In Search of Infrastructure Deal, Every Dem Has Leverage | New policies
By ALAN FRAM, Associated Press
WASHINGTON (AP) – At a crucial time for Democrats, party leaders are looking for an ideal location that would satisfy their moderate and progressive legislative rivals to fund President Joe Biden’s multibillion-dollar program to support the economy and help families.
With virtually no votes to spare and saber rattling by the two Democratic factions, leaders find their search for common ground difficult – even as the president’s push for infrastructure projects and family-centric initiatives is its main national priority.
With Sen. Joe Manchin, DW.Va., winning the spotlight this year for pulling his side to the right by making demands on critical issues, many centrists and liberals are now using the same playbook. In a procession of meetings with White House officials and congressional budget writers, progressives have insisted that emerging measures be large and aggressive, while moderates want them to be much more modest.
“We’re all Joe Manchin right now,” said House Budget Committee chair John Yarmuth of Kentucky.
The influence of every Democrat stems from simple arithmetic. Expecting unanimous Republican opposition to much of the Biden package, they need full Senate unity 50-50 – plus Vice President Kamala Harris’ decisive vote – and can lose very few voice in the House.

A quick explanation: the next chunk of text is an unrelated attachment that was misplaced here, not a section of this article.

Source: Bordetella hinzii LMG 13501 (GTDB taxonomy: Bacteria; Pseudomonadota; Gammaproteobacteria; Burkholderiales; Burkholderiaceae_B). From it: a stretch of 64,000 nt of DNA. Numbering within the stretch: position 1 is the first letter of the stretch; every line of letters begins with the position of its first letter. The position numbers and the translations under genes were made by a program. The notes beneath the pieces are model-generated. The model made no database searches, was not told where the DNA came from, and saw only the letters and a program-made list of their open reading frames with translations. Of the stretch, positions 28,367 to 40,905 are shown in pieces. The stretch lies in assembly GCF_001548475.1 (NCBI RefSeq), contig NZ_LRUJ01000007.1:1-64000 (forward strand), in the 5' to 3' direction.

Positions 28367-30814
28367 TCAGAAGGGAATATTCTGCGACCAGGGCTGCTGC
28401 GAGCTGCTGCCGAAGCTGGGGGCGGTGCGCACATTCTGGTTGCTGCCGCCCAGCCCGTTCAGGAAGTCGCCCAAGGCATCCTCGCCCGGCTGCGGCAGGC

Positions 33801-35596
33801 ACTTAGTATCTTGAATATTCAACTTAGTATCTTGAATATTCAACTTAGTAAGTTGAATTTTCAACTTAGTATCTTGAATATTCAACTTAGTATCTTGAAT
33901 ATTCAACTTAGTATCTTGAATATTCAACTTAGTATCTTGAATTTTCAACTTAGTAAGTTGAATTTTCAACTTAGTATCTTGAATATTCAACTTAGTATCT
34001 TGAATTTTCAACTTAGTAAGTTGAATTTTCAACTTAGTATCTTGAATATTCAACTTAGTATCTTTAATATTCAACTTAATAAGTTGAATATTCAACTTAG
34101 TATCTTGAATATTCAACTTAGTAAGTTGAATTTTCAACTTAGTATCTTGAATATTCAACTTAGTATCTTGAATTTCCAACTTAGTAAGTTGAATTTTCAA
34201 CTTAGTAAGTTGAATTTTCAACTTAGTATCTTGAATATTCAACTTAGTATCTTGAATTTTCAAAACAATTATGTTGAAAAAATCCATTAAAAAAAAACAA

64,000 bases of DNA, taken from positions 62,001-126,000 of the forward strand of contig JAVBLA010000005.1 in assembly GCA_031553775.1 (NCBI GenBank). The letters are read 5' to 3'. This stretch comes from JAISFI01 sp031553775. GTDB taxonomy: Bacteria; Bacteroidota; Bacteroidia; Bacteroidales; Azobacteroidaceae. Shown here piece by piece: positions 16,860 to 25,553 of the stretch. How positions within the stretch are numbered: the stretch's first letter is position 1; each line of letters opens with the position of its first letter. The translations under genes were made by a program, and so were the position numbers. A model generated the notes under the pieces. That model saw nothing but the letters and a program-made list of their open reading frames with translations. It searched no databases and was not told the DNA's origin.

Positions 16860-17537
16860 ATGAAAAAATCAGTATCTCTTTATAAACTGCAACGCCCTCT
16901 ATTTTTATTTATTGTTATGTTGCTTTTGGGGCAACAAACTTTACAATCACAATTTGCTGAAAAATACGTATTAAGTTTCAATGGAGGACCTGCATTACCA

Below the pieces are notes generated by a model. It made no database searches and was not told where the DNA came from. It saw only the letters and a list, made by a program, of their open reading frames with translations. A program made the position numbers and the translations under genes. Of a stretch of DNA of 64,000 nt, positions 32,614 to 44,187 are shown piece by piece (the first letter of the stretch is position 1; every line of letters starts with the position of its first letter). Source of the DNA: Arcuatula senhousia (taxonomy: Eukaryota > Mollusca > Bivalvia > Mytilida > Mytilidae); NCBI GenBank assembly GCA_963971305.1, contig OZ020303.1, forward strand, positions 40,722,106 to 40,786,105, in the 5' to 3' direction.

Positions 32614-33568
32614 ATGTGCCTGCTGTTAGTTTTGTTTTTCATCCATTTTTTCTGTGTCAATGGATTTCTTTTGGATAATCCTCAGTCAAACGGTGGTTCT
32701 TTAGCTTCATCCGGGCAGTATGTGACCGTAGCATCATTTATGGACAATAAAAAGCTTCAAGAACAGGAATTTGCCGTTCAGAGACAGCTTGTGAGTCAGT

With billions in spending at their disposal, Democratic leaders have many options for designing programs that appeal to lawmakers’ hometown interests to win votes. More broadly, however, the struggle within the party pits two ideologies against each other – the eagerness of progressives to help needy families, moderates seeking to do so but with fiscal constraints – and their differences are real. .
Senate Budget Committee Chairman Bernie Sanders, I-Vt., Recently launched a massive $ 6 trillion proposal for infrastructure, climate change, health care and other programs that many progressives love . It goes way beyond Biden’s vision of spending roughly $ 4 trillion on similar projects. Manchin has said he wants to reduce it further, a view many moderate Democrats approve of, but which progressives say would gut the president’s agenda.
Sanders is now immersed in discussions with Democrats on his panel over finding a compromise on spending and income compensation.
The party is hoping it can craft a budget resolution – the first step in Congress’ squeaky process to produce expense and tax bills – that Democrats can push through the Senate and House this month. Lawmakers would likely be working on itemized bills actually providing the funds and revenues this fall.
Lawmakers, advisers and lobbyists say Sanders is facing resistance from moderates and will have the chance to even come close to Biden’s $ 4 trillion. And while moderates and progressives have generally refrained from drawing and publicly drawing lines in the sand, they are not shy about expressing their views.